Talented, ambitious and adventurous, young Nicolas seeks from the start the company of men of high intellectual standing, preferring them to “little Persons”. At nineteen, he is in Paris working under the leadership of the great astronomer Domenico Cassini at the Observatoire royal, but the 22 October 1685 the King of France, Louis XIV, who used to sign his name Nous Louis Roi (We Louis King) promulgates the Edict of Fontainebleau which forbids the practice of Protestantism on the territory of his kingdom. Young Nicolas takes refuge in the Netherlands in the company of the “excellent Mathematician and good Philosopher” Christiaan Huygens, who soon takes

him with him to London, where Fatio is promptly elected a Fellow of the Royal Society. He is twenty-four years old. Newton himself had been elected a Fellow of the Royal Society sixteen years earlier.

The encounter between the two Fellows left them both in a daze: young Fatio informed his elder that he had elaborated a “Mechanical” theory of gravitation!

Written in seventeenth century French, Fatio’s Mémoire Sur la Cause de la Pesanteur [4] ―Essay on the Cause of Gravity―remained unpublished during Fatio’s lifetime. It was retrieved among his papers after his death at his residence in Maddersfield near Worcester in England on May 10th 1753.

2.2. Fundamental Assumptions

The starting points of Nicolas Fatio’s mechanical theory of gravitation are four. We first list them as formulated by Nicolas Fatio in his original language, then express them using modern words and concepts. They are:

1) The World―the Universe, the Cosmos―is composed of (apparently) solid bodies―Fatio calls them “coarse bodies”―which in realty are composed of “Atoms” which are “porous”―i.e. full of (invisible) holes.

2) Atoms have geometrical shapes which make them look the same in all directions―they are anisotropic.

3) Besides “coarse bodies”, the World―the Universe, the Cosmos―also contains another kind of matter―Fatio calls it ethereal.

4) In fine, the coarse bodies present in the Universe are so porous that the ethereal particles can move freely through them, generating in the process the phenomenon we observe as gravitation.

These assumptions take on added significance when expressed in contemporary terms. Astrophysicists tell us indeed nowadays that the observable universe contains a phenomenal number of galaxies, each composed of billions of suns (stars), themselves agglomerates of atoms themselves made up of so-called elementary particles. If the observable universe―if the Cosmos―is made up of elementary particles―electrons, quarks, neutrinos and the rest―which individually occupy essentially no space, then, in fine, against all appearances said universe is fundamentally a huge vacuum―a Void― dotted of point-like “nothings”, a thought that Fatio expressed in his days in these words: “Je suppose que les differents Espaces du Monde sont presque entierement Vuides [sic] de Matiere. ―I assume that the different Spaces in the World are almost entirely Void of Matter.”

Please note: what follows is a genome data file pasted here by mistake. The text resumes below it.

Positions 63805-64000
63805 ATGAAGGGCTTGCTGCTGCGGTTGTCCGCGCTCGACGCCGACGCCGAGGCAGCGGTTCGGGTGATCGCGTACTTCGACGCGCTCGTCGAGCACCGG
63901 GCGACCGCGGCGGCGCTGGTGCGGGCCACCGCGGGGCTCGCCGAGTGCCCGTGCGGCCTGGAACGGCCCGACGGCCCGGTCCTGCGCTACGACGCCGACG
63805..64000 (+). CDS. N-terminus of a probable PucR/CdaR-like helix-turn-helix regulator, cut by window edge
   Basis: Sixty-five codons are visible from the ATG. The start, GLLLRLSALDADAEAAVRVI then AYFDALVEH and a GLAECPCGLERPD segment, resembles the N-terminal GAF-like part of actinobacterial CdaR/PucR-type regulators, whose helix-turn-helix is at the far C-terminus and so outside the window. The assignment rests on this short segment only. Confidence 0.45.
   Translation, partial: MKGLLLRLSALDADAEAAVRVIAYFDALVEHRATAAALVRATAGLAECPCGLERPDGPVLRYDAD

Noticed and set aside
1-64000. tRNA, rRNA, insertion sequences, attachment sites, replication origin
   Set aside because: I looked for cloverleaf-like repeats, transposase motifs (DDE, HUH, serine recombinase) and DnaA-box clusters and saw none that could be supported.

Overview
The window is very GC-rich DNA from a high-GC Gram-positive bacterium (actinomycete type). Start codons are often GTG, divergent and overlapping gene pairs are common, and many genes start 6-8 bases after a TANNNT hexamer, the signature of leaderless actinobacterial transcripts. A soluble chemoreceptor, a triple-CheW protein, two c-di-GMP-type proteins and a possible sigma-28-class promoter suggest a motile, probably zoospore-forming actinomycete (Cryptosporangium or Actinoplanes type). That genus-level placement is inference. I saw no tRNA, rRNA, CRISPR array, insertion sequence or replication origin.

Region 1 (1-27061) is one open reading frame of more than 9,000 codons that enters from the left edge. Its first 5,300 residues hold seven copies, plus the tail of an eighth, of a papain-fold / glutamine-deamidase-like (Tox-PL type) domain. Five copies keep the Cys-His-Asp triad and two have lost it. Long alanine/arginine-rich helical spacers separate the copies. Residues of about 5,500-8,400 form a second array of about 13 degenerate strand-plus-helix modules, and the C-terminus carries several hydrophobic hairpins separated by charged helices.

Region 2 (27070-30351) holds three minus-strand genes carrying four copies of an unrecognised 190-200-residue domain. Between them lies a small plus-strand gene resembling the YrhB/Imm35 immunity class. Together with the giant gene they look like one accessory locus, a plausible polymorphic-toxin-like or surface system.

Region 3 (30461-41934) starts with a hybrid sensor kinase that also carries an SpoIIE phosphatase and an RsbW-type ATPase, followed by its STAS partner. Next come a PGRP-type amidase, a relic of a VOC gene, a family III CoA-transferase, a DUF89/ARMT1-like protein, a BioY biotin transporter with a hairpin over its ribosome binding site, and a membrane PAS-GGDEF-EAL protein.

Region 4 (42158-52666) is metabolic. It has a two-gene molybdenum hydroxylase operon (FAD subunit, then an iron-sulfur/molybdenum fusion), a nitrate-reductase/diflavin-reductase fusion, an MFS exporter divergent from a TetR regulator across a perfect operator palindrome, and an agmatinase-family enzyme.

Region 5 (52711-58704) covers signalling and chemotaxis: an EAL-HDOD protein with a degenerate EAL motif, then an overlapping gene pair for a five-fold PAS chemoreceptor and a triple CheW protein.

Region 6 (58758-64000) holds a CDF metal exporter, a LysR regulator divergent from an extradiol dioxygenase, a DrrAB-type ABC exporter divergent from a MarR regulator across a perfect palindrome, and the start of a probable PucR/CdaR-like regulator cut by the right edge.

Let us investigate these considerations in the context of a specfic example.

2.3. The Special Case of Newton’s Falling Apple

Consider the legendary example of Isaac Newton as a boy observing an apple fall off a tree down to the ground (Figure 2). To us, ordinary inhabitants of the planet Earth, nothing special about this: grass is green, the sky is blue, and ripe fruits fall off branches. Newton was more subtle: to him the Earth as a whole does not “attract” the apple; instead, the apple “sees” the Earth’s Center, “which is a mathematical point”, he said; the apple is attracted by it, or to it, and moves toward it―an Act of God, by Newton’s reckoning.

This is where Nicolas Fatio’s genius intervenes. Let us idealize the apple by representing it as a small “coarse” solid sphere. By the criteria exposed in our Heading 2.2., this sphere is really a ghost shell containing porous Atoms immersed in the “Vuoid”, as Fatio spells it. Essentially empty, this ghostly sphere is nevertheless capable of experiencing the effects of gravitation. How does it do that?

Young Fatio imagined the following clever scheme. In addition to “coarse matter”, he said, the world―the universe, the cosmos―also contains other kinds or species of matter, and he described their qualities…

Fatio wrote his memoir using a vocabulary composed of seventeenth century French words which are difficult to “translate” properly in any contemporary idiom. Giving up word-for-word translation, we express in modern terms Fatio’s fundamental concept of the existence in the universe of at least two distinct kinds of matter―coarse matter and ethereal matter according to one of his choices of qualifiers.